Delaware joins governments objecting to scrapping Clean Power Plan


Delaware Attorney General Matt Denn,says Delaware has joined 26 states, counties, and cities that have formally objected to the Environmental Protection Agency’s plan to reverse the Clean Power Plan.

The Clean Power Plan, put in place by the EPA under President Obama, is the first nationwide limit on climate change pollution from existing fossil-fueled power plans.

According to a release from Denn, the Clean Power Plan is the culmination of a decade-long effort by partnering states and cities to require mandatory cuts in the emissions of climate change pollution from fossil fuel-burning power plants under the Clean Air Act

The coalition of states and municipalities cite“the overwhelming scientific evidence of human-induced climate change and its increasing impacts, and the corresponding need for the EPA to perform its duty under the Clean Air Act to set nationwide limits on power plant emissions of climate change pollution.”

“The replacement rule proposed by President Trump’s EPA turns its back on the success of Delaware and other states in reducing carbon pollution from power plants, and instead will uncork the power plants’ smokestacks and let them put more pollution in our air,” Denn said. He claimed the proposed rule contains factual inaccuracies, analytical errors, and legal flaws, and would be unlawful if adopted.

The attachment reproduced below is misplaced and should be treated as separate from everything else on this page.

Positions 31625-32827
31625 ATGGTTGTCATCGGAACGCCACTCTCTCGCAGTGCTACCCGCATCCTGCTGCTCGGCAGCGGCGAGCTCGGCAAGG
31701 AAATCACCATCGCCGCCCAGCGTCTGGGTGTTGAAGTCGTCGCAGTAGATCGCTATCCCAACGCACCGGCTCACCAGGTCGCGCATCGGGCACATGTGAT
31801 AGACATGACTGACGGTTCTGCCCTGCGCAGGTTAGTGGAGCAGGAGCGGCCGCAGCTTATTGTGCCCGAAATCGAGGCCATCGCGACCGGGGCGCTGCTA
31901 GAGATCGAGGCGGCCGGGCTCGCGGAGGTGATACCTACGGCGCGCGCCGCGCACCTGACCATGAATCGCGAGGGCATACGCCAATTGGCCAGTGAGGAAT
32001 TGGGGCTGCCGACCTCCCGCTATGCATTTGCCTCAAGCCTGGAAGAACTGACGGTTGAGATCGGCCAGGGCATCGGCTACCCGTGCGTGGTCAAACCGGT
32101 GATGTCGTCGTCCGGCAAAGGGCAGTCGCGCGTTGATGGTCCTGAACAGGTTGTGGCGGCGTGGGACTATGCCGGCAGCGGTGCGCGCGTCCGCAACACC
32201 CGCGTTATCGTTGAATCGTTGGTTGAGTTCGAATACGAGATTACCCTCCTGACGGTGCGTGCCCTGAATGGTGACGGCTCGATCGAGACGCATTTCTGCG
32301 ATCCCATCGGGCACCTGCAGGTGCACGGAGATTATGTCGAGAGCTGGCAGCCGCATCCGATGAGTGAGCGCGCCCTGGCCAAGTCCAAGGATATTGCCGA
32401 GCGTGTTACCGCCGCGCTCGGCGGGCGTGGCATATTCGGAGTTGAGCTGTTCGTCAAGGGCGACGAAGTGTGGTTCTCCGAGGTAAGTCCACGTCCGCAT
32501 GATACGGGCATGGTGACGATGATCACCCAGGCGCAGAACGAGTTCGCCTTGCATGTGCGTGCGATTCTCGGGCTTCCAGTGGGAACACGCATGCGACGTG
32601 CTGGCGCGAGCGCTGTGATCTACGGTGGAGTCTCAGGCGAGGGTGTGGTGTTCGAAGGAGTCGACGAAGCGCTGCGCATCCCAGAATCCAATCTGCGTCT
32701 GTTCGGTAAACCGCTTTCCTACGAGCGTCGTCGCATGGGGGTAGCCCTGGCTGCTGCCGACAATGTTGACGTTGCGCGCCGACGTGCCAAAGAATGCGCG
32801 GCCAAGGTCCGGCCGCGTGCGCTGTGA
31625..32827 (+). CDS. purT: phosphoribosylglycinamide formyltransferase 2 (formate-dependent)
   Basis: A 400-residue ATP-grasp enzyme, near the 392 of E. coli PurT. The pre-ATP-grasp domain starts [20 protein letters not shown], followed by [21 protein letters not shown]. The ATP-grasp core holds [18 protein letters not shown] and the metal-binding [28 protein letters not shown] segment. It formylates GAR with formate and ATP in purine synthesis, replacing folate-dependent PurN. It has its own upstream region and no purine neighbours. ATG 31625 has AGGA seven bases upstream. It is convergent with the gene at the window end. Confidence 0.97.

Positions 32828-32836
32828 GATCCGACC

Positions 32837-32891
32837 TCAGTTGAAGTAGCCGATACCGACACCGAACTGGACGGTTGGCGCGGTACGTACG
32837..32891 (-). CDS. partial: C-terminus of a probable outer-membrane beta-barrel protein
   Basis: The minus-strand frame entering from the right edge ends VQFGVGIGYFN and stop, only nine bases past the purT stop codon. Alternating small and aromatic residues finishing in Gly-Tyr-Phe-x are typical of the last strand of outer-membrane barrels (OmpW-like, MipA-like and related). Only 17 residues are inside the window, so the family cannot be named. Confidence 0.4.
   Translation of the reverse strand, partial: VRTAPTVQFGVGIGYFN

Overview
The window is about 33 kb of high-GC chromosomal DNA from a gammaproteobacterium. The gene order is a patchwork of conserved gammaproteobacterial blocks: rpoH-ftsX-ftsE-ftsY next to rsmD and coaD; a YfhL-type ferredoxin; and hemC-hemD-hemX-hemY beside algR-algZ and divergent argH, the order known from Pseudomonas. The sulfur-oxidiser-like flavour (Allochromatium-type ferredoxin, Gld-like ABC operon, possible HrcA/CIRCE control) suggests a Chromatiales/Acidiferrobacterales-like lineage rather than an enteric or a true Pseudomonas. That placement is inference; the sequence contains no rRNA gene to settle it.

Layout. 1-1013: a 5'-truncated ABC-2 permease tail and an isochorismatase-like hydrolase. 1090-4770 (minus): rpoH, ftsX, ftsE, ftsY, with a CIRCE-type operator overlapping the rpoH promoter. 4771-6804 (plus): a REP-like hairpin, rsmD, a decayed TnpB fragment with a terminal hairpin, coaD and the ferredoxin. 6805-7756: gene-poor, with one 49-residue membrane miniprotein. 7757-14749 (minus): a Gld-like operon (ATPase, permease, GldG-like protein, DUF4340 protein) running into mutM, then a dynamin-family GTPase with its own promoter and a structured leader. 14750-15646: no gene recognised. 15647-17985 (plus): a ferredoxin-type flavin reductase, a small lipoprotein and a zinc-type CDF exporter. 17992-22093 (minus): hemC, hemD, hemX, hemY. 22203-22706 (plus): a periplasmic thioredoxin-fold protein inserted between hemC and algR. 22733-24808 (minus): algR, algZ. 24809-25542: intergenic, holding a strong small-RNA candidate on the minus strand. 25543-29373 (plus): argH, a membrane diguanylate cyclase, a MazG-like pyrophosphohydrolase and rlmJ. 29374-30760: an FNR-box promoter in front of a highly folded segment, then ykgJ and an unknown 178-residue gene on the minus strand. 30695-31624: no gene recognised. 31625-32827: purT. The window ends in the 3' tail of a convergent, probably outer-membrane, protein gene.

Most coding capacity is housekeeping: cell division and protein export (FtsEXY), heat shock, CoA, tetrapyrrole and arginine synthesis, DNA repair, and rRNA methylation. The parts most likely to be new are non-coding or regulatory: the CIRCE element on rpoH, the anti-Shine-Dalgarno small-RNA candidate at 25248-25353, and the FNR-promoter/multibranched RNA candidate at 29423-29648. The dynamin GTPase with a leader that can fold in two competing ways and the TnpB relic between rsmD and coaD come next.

“The EPA’s own analysis predicts that, compared to the Clean Power Plan, the so-called Affordable Clean Energy Rule could result in over 60 million tons of pollution,” Denn stated.

The comments were spearheaded by the attorney general of New York submitted on behalf of the attorneys general from Delaware California, Connecticut, Illinois, Iowa, Maine, Maryland, Massachusetts, Minnesota (by and through its Minnesota Pollution Control Agency), New Mexico, North Carolina, Oregon, Pennsylvania, Rhode Island, Vermont, Virginia, Washington, and the District of Columbia, as well as the cities of Boulder (CO), Chicago, Los Angeles, New York, Philadelphia, and South Miami (FL), and Broward County (FL).

The Trump Administration has claimed the Obama-era rules are too expensive and could create an electric supply crisis in coming years as coal and nuclear power plants are shut down.

Critics in Delaware, including the conservative Caesar Rodney Institute, claim Delaware’s restrictions have driven up electricity costs and hurt manufacturing.

President Trump has been calling for a comeback for coal, which is losing ground to natural gas, especially when costly emissions controls are added to power plants.

Delaware now has only one coal-fired unit in Sussex County at the Indian River NRG plant. Owners have installed pollution control equipment at a cost of tens of millions of dollars.

Coal units have been retired in Edgemoor, Dover and IndianRiver in the past couple of decades.

PJM, the region’s electric grid manager, sees no crisis in the immediate future.

Delaware has also been at odds with the Trump Administration over downwind pollution from dirtier coal-fired power plants elsewhere in the region.

Trump backers say pollution from Interstate 95, not wind-borne pollution, is a bigger factor.

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